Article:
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Richmond opens the doors to new temporary affordable housing

With affordable housing as a top issue, Richmond is working to create solutions for their vulnerable population
Residents who moved from Richmond's temporary Emergency Response Centre (ERC) were assisted by the ERC operator, Turning Point Recovery Society | Photo: BC Housing

Affordable housing is top of mind for many British Columbians in Metro Vancouver. As more political candidates make proposals for how to deal with housing issues, new temporary supportive housing opened its doors in Richmond yesterday (Sept. 20). 

Aster Place will provide housing for 30 vulnerable people who are currently residing at Richmond's temporary Emergency Response Centre (ERC), which has provided them with safe housing during the COVID-19 pandemic but is now closing. 

According to BC Housing, the temporary housing is located at 2520 Smith St. and includes 40-self contained units, each with a kitchenette and private washroom. In addition, the building also offers a commercial kitchen, laundry facilities and storage space.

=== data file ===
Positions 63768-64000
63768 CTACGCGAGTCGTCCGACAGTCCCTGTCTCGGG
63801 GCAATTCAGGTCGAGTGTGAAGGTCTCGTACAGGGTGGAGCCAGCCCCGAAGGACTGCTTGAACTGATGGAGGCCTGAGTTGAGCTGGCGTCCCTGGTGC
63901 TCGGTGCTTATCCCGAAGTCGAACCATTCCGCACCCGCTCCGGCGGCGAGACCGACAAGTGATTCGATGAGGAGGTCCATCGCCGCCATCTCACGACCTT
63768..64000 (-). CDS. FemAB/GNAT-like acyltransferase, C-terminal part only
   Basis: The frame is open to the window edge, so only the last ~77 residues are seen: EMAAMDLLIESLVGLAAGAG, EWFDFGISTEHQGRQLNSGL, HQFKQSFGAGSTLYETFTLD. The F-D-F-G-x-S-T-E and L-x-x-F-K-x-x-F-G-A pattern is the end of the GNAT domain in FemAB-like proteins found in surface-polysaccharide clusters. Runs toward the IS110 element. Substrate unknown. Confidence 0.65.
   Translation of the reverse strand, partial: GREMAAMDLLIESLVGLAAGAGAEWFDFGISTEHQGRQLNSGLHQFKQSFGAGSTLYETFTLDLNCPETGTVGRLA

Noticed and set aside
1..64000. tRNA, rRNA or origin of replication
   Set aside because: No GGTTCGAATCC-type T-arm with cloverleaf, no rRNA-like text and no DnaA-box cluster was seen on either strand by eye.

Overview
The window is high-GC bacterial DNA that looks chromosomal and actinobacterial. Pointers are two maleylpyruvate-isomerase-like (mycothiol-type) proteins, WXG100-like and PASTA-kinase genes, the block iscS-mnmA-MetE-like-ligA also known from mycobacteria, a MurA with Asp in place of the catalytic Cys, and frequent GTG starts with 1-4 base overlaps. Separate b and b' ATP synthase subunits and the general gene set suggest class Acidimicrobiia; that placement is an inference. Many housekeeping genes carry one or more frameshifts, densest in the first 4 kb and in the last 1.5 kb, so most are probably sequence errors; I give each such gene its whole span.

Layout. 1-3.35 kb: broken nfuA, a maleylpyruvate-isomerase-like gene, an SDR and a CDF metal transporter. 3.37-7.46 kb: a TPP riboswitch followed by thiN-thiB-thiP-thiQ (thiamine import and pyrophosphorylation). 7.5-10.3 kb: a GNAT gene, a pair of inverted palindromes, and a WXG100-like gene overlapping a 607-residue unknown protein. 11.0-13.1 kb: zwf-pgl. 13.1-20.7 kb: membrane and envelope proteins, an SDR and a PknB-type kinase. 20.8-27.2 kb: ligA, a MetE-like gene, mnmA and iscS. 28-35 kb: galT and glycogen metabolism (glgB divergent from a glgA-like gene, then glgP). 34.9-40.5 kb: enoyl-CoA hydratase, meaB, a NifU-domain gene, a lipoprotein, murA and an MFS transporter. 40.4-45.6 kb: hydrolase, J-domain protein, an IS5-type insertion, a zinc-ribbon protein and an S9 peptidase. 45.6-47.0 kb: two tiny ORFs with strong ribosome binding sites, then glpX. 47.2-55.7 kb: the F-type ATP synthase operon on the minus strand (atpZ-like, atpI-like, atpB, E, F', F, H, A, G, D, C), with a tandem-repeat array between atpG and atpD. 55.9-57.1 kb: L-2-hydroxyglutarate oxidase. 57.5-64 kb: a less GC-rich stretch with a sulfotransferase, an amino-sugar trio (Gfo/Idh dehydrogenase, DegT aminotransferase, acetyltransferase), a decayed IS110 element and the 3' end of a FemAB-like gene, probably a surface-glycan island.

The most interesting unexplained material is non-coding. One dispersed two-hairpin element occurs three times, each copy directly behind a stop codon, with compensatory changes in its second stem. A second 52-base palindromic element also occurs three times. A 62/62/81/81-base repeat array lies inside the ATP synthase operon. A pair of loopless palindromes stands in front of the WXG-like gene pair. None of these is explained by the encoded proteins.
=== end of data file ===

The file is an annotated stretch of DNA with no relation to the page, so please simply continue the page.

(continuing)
Vacancies in the building will be filled by other residents in the Richmond area who may be deemed at risk or are experiencing homelessness, said BC Housing in a statement to BIV. 

“I'm so glad to see the doors open on Aster Place, adding 40 safe and secure homes with supports for people in Richmond. More supportive housing for our neighbours who experience homelessness is good for the whole community,” said Aman Singh, MLA for Richmond-Queensborough. 

Community Builders Group will run the facility by providing residents with support services like daily meals, life-skills training, employment counselling and physical or mental-health resources, in addition to access to addiction treatment and recovery services. 

Aster Place will run for three years, during which time the City of Richmond, alongside the province of B.C., will explore more permanent housing solutions for the area. 

According to a survey from the Mustel Group and the Greater Vancouver Board of Trade, affordable housing is the top concern for residents in Richmond, South Delta and Tsawwassen (30 per cent). 

Malcolm Brodie, Mayor of Richmond, said Aster Place is another component to Richmond’s homelessness strategy. 

“The City of Richmond, BC Housing, the Ministry of Attorney General and Responsible for Housing, and Community Builders have worked together on this project to connect with tenants in need, understand the supportive services required and provide a safe and stable housing environment. The City of Richmond remains committed to being a leader that works with our community organizations and partners to provide options for those who have no home,” he said. 

According to BC Housing, the province has provided roughly $9.5 million through the Homelessness Action Plan for the project and will provide annual operating funding of roughly $1.24 million.